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Old 06-01-2005, 02:44 PM   #51
Stefan Stenudd
 
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Tanden and dantian

Quote:
Mike Sigman wrote:
I think "tan den" is the pronunciation of the words "dan tian" which is the "cinnabar field" (note that cinnabar, mercuric oxide, is red) which refers to a more or less "field of change" or the place where changes take place (cinnabar easily reverts to liquid mercury when heat drives off the oxygen in combination).
I would say that tanden is transcribed from the Japanese, and dantian from Chinese (pinyin transcription). Tan/dan indeed means cinnabar, but its foremost meaning used like this is simply red, the color, not the cinnabar chemical properties.
Thus: the red rice field.
I would say that the color is used to imply "fiery", i.e. a source of great power.

I include the kanji for tanden/dantian, though in a rather free calligraphic version of mine, for your amusement.

Stefan Stenudd
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Old 06-01-2005, 02:44 PM   #52
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Re: A Word of Concern to all Aikidoka...

This article is on Yoga but I find that it applies very much to this topic and some of the "spiritual" aspects of Aikido

http://www.yogajournal.com/views/319_1.cfm?ctsrc=nls154

Some highlights, these quotes pretty much sum up my feelings on this subject, just substitute Aikido for Yoga.

Quote:
I am not a yoga kinda guy. Yoga people are sensitive, aware, largely sober, slender, double-jointed humorless vegans who are concerned with their own spiritual welfare and don't hesitate to tell you about it. They are spiritually intense and consequently enormously boring in the manner of folks who, in their own self-absorption, feel you ought to be alerted as to the quantity and texture of their last bowel movement.
Quote:
The Enlightened Masters I have read are invariably incomprehensible and entirely incapable of constructing a single coherent English sentence. I'm not discussing someone like Erich Schiffmann, who's actually a very good writer. What I'm talking about here is Flat Out Enlightenment, which is mostly unintelligible gibberish and reads to me like someone swimming through a thick custard of delirium.

Last edited by Michael Neal : 06-01-2005 at 02:46 PM.
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Old 06-01-2005, 03:14 PM   #53
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Re: A Word of Concern to all Aikidoka...

Quote:
Adam Bauder wrote:
The famous "ki test," for lack of a better description, is on the surface a physical one. And as I think you already know (since I've heard you explain in your own words in other threads) the test is not given with strength, but with a relaxed body. Only the weight of the person's arm giving the test (more or less), is needed for optimal biofeedback (at least as I understand it). As it was explained to me, we cannot directly "touch" the mind. We are, however, able to test the body and attempt to become a mirror of the mind with which we are testing. So if the person receiving the test's mind is calm, then the push, or ki test, will have no effect. If the person has any desire to push back or to become passive, then the person will be moved or become tense.

Of course, as has been mentioned, for a standing test ... to help calm the mind, one can focus on the one point in the lower abdomen. If one is sitting cross legged, then one would perhaps focus on the one point existing on one of the ankles or below it. From this position, a ki test could then be applied while the person leans back, while focusing on the one point moving out further in front.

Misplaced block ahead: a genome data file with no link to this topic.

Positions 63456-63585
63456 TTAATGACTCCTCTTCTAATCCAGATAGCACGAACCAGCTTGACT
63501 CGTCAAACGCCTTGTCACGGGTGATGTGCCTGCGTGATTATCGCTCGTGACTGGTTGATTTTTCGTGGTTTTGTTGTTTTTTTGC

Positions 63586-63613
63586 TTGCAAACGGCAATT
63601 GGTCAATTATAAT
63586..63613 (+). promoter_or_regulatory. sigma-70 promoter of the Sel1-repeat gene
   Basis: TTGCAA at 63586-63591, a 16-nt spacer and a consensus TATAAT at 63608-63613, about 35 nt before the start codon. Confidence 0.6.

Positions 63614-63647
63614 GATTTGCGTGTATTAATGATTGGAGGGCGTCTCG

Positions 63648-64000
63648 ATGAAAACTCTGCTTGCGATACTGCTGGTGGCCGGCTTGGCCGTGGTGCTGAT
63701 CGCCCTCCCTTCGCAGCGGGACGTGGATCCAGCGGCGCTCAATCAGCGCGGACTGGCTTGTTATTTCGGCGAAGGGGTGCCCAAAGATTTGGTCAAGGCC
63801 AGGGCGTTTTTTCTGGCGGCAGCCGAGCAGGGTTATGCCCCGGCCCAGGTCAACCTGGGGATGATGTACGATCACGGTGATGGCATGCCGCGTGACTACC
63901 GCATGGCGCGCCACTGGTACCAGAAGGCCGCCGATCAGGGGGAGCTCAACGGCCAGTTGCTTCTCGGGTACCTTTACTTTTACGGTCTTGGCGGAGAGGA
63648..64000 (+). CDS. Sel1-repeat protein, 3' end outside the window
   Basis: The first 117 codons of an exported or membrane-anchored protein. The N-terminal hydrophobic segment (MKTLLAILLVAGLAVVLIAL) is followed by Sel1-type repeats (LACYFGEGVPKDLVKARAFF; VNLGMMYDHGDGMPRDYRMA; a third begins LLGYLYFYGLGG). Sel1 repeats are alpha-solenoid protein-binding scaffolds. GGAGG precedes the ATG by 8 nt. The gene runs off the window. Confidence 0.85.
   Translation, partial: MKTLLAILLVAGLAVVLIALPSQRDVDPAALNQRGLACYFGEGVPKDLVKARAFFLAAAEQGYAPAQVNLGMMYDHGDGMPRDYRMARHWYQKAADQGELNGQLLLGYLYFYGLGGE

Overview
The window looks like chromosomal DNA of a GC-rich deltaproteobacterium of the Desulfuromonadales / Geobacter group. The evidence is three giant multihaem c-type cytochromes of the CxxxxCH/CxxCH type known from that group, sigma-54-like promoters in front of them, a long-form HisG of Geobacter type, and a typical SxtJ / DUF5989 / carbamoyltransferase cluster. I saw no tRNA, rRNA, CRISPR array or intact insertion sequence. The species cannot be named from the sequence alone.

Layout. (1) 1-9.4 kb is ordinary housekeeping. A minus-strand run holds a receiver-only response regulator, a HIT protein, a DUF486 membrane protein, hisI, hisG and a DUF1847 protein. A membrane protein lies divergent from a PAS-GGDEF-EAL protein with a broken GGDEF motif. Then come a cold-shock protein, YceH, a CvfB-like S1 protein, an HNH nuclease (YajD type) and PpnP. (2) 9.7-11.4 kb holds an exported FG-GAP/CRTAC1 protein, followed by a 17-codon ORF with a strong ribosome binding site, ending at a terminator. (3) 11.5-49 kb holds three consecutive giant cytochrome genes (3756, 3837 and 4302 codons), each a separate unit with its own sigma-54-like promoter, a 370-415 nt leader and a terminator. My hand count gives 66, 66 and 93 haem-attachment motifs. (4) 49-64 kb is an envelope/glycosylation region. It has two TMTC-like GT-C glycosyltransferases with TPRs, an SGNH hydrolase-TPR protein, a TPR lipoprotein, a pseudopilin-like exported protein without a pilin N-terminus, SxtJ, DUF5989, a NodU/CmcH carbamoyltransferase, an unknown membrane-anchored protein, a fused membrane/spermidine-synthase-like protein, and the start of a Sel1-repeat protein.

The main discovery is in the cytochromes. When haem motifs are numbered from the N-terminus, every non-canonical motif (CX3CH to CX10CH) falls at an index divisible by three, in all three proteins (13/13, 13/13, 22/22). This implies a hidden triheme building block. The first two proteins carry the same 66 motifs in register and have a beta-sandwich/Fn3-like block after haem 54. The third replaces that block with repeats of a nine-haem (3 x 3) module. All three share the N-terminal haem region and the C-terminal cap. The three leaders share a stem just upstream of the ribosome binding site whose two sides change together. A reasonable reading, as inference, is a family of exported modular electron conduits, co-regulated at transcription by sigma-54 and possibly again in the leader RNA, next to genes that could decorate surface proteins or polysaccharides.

Hi Adam:

I understand what you're saying and I've done these same things for many, many years. On a substantive level, a ki-test is purely physical. Naturally there's more to it than that, which is why you can get so many people who demonstrate a "ki test" by showing a similar "resistance" yet they're doing it completely wrong.

The point is that there IS a right way to do a ki test and it DOES involve resistance and/or forces... just a special kind of coordination to bring about those forces. That resistance can be measured and felt, so the laws of physics apply to it, no matter what mental visualizations you're using to create that correct resistance. I personally can think of several good visualizations that work... but I like ones that work in just a few minutes, not the ones that are so vague that the students are spending months trying to get just minimal results.

You, Ted, and others seem to favor a vague imagination that results in the body finally learning to do what you want it to do, in a relaxed way (I *hope*.... I'm going to be disappointed if I drop into someone's dojo someday and find out they were only talking the theory while doing something else). Regardless of what you're visualizing, though, your body must be accomplishing certain things for the forces to manifest themselves... and that's where we should be able to have a common conversation as opposed to mysterious discussions that always hint at secret knowledge, vague visualizations, yada, yada, yada. (This is the place for someone to hop in, if they believe it, and insist the forces the tester is feeling are due to "ki" and not physically explainable kinesiology).

Craig mentioned that he could place the "one point" where he wanted it. I'm trying to get him to elucidate more so I can get a better grasp of his visualization. That's all, just his visualization. If he can do the ki tests, then regardless of whatever visualization he uses I already know what he's doing physically.